Have reached 28,000 words of my newest novel: the Secret of Folloman Finn. Still in Chapter 2 (which is really about four chapters). A little excerpt follows:

As I righted myself, I realized I wasn’t alone.

Jane was here. I could see the reflection of the phosphorus lamps in her eyes. During the day, they were the deepest brown. When the lights dimmed, they become blacks, casting near perfect reflections in her almond shaped eyes.

Except for the dim light from the streets below, it was dark. I could make our her silhouette, her graceful curves, her one leg folded over the other, moving rhythmically with a song only she could hear.


“You got yourself in deep that time.”

Her voice. I loved the sound. I couldn’t properly describe it. The perfect pitch of femininity, except when she grew angry with me, then the same pitch could shoot through my spine.

“Little bit,” I said.

I needed a shower, and I was mostly naked. But none of that mattered because this was Jane. And she wasn’t real. Or at least, I didn’t think she was real. Not that I didn’t believe in an afterlife (I didn’t) or because I didn’t believe in ghosts (nope, didn’t believe in those either) but because this Jane was some idealized version. A version that packed more wisdom than either of us ever had. We never fought, though sometimes we playfully jousted. The kind of sparring that would make our friends nervous but meant absolutely nothing to us.

She was with me only a few weeks after Cresek-Tawn. There she was, sitting with me in the wagon, chatting away about the sunset. Even back then I knew it wasn’t really her.

Seeing her in my room was more painful than anything the Crucifiers could’ve done to me. Because I knew if I stormed across the room and tried to draw her into my arms she’d be gone. Like trying to remember a dream – the harder you concentrated, the more it slipped away.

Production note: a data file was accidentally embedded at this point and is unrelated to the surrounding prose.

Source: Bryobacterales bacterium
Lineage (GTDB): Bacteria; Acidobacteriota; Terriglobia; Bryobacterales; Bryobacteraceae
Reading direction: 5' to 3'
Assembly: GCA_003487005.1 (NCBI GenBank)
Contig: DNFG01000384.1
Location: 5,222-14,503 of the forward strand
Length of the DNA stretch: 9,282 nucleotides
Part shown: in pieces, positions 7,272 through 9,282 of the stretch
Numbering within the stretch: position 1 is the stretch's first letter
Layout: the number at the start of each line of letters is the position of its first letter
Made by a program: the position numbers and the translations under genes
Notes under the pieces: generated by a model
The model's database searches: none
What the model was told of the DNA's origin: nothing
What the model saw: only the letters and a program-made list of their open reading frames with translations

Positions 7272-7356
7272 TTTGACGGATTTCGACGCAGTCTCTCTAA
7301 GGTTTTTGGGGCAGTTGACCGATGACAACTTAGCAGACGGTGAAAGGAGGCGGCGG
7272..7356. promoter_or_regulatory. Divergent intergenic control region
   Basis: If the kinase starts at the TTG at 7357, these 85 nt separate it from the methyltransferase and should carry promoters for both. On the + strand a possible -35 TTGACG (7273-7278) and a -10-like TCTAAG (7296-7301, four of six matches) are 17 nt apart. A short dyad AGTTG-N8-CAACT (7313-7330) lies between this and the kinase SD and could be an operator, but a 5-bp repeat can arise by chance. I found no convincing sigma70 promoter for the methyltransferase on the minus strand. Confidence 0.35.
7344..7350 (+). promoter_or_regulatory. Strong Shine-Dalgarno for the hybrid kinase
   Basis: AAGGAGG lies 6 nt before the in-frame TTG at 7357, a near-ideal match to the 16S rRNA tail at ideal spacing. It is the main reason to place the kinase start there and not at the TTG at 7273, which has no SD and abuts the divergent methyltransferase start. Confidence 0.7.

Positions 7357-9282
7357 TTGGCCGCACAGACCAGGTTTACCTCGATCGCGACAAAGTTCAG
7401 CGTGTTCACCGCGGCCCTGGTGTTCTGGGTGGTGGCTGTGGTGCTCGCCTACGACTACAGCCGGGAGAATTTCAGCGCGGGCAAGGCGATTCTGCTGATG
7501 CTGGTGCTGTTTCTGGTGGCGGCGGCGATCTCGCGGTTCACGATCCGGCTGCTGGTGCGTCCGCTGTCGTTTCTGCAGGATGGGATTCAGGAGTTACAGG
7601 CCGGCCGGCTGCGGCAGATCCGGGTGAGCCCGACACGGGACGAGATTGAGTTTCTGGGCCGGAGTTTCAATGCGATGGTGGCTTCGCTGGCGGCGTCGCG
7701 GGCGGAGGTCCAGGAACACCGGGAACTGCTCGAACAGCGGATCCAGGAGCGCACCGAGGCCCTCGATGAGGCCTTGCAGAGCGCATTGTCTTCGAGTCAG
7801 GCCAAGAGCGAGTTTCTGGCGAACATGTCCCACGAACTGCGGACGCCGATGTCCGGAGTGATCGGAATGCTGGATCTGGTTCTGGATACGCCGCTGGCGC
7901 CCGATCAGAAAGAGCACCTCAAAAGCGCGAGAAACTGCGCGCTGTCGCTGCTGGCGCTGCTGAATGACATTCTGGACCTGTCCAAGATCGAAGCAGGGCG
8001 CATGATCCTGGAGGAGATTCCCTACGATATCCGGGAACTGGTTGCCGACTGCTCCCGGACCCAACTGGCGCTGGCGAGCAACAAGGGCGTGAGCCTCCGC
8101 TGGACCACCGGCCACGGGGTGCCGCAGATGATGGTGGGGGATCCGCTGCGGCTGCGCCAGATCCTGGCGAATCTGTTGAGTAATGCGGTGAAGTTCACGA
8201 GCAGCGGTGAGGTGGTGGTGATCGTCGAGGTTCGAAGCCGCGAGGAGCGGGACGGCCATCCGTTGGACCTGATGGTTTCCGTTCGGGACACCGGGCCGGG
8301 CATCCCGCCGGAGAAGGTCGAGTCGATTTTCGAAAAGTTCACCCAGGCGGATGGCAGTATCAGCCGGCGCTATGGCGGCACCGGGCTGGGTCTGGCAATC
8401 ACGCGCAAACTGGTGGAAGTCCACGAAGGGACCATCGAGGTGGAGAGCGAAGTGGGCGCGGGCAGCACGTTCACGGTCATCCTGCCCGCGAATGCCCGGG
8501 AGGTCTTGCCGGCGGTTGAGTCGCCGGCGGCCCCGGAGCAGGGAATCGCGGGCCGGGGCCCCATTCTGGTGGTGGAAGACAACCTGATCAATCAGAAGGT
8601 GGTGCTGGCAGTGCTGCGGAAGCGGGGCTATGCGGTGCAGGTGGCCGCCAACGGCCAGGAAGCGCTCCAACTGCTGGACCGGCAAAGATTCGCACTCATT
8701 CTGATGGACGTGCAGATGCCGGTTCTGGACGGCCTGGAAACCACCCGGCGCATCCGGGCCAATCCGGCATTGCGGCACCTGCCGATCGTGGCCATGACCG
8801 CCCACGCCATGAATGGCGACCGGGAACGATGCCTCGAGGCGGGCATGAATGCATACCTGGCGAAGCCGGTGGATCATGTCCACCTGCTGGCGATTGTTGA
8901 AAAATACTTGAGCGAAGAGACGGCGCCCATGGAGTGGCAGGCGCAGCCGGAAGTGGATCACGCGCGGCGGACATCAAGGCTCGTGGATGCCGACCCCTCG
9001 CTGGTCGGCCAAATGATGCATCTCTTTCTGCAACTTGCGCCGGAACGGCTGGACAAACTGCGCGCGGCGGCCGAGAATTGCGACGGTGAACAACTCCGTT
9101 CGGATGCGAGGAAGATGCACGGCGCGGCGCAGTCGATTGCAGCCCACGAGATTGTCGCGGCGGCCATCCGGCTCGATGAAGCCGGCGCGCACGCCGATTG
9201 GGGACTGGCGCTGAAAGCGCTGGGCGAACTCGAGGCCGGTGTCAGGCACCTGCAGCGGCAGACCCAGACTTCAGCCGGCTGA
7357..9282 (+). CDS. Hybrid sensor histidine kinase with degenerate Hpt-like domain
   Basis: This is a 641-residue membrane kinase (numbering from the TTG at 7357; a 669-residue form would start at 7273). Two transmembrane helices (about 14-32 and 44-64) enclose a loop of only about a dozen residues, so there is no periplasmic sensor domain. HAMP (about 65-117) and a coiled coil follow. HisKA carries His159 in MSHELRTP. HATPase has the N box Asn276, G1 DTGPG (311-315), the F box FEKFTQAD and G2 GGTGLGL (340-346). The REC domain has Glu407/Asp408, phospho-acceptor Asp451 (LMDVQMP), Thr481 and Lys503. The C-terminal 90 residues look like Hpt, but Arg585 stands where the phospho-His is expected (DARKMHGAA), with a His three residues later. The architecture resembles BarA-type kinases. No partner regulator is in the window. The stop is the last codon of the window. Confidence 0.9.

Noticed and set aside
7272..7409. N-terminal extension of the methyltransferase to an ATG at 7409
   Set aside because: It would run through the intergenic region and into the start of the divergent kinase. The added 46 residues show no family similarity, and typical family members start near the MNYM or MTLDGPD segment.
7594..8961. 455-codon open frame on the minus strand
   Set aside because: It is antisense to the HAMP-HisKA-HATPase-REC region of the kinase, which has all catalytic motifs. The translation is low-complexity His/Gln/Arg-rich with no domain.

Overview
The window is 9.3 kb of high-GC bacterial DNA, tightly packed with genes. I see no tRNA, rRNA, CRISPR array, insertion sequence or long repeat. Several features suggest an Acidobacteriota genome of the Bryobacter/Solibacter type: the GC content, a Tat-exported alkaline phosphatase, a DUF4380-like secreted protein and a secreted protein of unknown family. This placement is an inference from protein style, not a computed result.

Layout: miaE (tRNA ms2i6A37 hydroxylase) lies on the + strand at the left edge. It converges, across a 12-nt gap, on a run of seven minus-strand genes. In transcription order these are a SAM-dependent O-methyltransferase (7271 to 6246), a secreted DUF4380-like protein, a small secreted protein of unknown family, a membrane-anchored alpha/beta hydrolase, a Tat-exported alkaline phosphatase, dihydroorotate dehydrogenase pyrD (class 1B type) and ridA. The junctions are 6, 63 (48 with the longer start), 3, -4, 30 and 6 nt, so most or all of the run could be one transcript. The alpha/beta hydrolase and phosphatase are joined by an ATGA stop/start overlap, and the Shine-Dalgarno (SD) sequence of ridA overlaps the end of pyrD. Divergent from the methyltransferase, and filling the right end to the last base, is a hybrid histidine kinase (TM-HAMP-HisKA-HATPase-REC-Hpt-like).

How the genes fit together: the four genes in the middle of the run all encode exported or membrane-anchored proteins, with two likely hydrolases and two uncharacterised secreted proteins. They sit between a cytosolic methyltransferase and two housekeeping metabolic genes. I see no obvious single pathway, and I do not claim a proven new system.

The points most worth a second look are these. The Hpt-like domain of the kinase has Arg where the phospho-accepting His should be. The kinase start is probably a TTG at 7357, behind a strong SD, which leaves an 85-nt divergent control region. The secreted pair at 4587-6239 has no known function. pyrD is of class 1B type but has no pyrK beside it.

I wondered if this ethereal version knew that I wanted her to leave me alone.

This version probably didn’t care.

“You continue to amaze me, Nate.”

“That was a pretty decent job, wasn’t it? The birds were a stroke of genius.”

“I don’t mean the job. I mean you amaze me. You put yourself through Kaazlimãt, all for that stupid atlas. You get yourself beat up, locked up, then nearly killed by the Crucifiers. You walk out the front door without a second look…”

“A job well done.” My stomach growled. I needed food, real food.

“And yet you come here, back to the Plague House.”

“It’s home.”

“No it’s not.”

I started to pull on my boot, hating how she could lead me to somewhere I didn’t want to go.

“This is a Plague House. Before that a whore house. This isn’t home. This is only a hideout. Like the twenty five others before it.”

“I was exhausted, Jane. I needed sleep, and food. And I’d love a bath.”

“I’m sure Bartimus could’ve provided you a banquet, and hot showers, and probably even a bed. Maybe even with Amber.”

I hated when she mentioned Amber. Like somehow she had caught me doing something wrong. Except Jane was dead, so a relationship with Amber couldn’t have been wrong, could it?

“But instead of collecting your prize, you came back here first.”

A breeze rippled through the room and I smelt her. So faint I wondered if I imagined it. Perhaps.

“What happened to you in there, Nathaniel?”

She sat beside me. The bed depressed under her weight though I couldn’t feel her warmth. I closed my eyes and wished that I could reach across and touch her. But that wouldn’t happen. We sat like that, lost in the faint sounds of the city and darkness. I could hear only my breathing.

“The job’s not done.”

With my eyes closed, I saw the gaze of the Nameless man. Brutalized beyond any of my experiences. Those eyes, they alone had been spared because I knew his tormentor wanted him to see what was happening to him. To watch as his life was stripped away fleshy bit by fleshy bit. Then he was kept alive with the miracles of some perverse medicine.

That man needed vengeance.

“I have to kill someone.”

“You’re not a murder, Nate. Not anymore.”

“This isn’t murder. I’ll be the hand of vengeance.”

“Just like you were the hand of mercy?”

I shook my head and was off the bed, frantically throwing on clothing. “This is different, Jane. If you would’ve seen him. If you would’ve experienced what they’d done to him.”

“You think by murdering you can make it better?”

“Nothing will make him better.”

“I didn’t mean him. I meant you. You think by killing that you can make it go away?”

I stormed out of my room.

Okay, maybe we did fight.